Piri piri sauce is a sauce with some history. It originated in Africa in Angola and Mozambique after Portuguese settlers arrived bringing hot chile peppers from their homeland during colonization. (In Swahili, these peppers are called piri piri.)
Today, this fiery, fragrant sauce is common in Portugal, Angola, Namibia, Mozambique, and South Africa. In the U.S., it's also becoming more common in restaurants that specialize in serving chicken. Not only does it taste great with chicken, piri piri sauce pairs wonderfully with grilled fish or shrimp. Try piri piri with fried foods, too.
This recipe for peri peri sauce is from Mozambique. Prepare for a hot, spicy, and tasty treat!
- 2 tablespoons red hot chile paste (or 10 red hot chiles, such as Thai chiles)
- 1/2 cup lemon juice
- 2 tablespoons
- cilantro (finely chopped)
- 1 tablespoon parsley (chopped)
- 5 garlic cloves (chopped)
- 1/2 teaspoon salt
- 1/2 cup olive oil (or peanut oil)
- Add the chile paste, lemon juice, cilantro, parsley, garlic, and salt into a food processor. Blend on high until the ingredients are a smooth consistency.
- Once the sauce begins to get smooth, drizzle in the oil slowly while the machine is running.
- Once the oil is all incorporated, put the sauce in a glass jar and let stand at room temperature for up to a day.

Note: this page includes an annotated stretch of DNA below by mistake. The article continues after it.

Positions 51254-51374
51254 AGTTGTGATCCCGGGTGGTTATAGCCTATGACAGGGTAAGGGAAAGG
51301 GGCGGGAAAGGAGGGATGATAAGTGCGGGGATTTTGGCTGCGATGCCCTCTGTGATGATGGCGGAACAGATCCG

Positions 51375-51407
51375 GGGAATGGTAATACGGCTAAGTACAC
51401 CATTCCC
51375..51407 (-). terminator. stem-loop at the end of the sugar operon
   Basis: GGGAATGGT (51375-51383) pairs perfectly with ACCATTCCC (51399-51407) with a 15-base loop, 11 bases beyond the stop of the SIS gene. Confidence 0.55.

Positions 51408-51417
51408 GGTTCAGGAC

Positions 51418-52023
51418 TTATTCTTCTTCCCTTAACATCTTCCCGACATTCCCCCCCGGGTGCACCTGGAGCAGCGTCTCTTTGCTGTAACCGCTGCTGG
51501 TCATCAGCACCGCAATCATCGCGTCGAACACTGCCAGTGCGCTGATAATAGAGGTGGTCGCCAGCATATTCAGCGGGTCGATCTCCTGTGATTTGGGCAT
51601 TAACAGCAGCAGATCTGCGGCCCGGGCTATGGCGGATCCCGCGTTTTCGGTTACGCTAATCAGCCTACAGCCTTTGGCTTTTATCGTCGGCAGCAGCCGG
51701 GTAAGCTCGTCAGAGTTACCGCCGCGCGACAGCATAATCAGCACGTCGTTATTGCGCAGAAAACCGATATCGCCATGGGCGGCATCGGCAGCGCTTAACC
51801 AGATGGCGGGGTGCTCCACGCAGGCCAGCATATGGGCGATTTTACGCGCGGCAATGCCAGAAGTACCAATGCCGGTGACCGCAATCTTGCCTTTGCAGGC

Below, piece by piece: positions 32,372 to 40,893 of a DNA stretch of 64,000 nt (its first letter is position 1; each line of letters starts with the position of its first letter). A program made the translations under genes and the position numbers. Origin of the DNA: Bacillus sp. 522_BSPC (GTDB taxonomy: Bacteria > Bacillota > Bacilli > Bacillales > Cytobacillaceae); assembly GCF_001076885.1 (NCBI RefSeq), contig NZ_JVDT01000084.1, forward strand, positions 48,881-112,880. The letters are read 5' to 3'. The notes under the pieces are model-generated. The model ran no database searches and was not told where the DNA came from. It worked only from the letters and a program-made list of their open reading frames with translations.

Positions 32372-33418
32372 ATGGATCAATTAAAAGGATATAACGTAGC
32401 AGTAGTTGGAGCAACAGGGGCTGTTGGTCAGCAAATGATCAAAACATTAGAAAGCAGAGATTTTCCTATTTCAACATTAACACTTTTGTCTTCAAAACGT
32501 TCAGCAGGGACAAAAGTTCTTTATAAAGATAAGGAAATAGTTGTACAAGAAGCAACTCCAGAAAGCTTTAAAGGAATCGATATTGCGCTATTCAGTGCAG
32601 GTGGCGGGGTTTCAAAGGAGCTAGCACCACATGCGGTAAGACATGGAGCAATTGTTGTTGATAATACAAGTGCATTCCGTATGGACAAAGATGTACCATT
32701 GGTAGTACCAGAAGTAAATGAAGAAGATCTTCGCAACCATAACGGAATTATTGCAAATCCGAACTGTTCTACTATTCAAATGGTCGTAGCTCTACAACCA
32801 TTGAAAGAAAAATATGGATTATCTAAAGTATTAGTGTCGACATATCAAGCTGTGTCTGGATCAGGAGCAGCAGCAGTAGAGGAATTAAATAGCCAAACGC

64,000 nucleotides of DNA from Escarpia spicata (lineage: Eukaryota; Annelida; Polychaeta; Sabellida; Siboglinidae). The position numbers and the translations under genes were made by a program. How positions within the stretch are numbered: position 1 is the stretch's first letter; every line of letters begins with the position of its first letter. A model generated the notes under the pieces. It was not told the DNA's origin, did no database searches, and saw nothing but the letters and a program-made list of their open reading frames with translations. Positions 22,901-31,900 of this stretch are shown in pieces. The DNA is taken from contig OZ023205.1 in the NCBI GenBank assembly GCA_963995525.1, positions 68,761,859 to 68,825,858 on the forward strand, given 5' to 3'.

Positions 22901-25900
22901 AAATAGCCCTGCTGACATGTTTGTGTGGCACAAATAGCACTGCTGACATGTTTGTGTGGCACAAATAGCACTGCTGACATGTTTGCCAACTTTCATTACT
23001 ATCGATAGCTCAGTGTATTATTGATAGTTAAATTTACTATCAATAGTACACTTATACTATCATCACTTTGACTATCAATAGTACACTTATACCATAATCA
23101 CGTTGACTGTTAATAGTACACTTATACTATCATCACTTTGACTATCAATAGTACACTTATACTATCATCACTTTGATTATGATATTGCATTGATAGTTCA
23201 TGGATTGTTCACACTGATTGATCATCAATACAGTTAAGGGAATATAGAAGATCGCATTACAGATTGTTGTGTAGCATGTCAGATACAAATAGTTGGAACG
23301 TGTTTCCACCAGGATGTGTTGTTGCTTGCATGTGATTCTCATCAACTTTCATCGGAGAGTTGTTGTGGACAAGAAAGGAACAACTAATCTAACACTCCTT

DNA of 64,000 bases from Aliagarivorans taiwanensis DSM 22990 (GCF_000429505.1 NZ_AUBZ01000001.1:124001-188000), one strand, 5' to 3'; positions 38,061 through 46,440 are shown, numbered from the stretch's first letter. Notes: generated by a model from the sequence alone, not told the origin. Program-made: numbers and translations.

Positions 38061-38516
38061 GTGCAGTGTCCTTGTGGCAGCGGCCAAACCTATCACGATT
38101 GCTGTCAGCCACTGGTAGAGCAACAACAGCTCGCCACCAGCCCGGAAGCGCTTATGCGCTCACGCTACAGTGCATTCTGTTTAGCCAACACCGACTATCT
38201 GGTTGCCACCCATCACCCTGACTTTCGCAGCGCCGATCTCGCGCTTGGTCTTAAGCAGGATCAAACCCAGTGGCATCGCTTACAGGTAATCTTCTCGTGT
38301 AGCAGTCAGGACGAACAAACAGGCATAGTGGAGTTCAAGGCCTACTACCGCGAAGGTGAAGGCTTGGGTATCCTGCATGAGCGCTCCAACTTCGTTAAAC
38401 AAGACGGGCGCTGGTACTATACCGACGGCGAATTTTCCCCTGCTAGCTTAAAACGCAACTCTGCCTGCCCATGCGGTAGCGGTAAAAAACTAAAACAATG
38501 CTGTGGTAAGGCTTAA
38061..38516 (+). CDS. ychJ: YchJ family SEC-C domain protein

- Serve the piri piri sauce with fried, grilled, or broiled seafood. And remember: a little goes a long way! (Add too much sauce and your tastes buds just may learn the hard way.)
- It is important the chiles you use are red in order to yield the proper color of piri piri. If you are using fresh red chiles, chop them roughly. If you really want to make this authentic, find yourself the tiny "bird's eye" chiles, which are very, very hot. Any hot chile will do, though.
- If marinating meat, such as chicken, with piri piri sauce, be sure to let it sit for about an hour so it can properly absorb into the meat.
- Piri piri sauce can be stored in a sealed jar in the refrigerator for up to one month. And since a little goes a long way, that means you can experiment trying new dishes that use the sauce.
Raichlen, S., Maroukian, F., & Bon Appétit Test Kitchen. (2010). Piri-Piri Chicken. Retrieved November 16, 2016, from http://www.epicurious.com/recipes/food/views/piri-piri-chicken-359750
Rowley Leigh, "A Fiery Challenge for Delicate Palates", The Financial Times (London, England), 25 September 2004, p. 6.
|Nutritional Guidelines (per serving)|
|Total Fat||27 g|
|Saturated Fat||4 g|
|Unsaturated Fat||20 g|
|Dietary Fiber||2 g|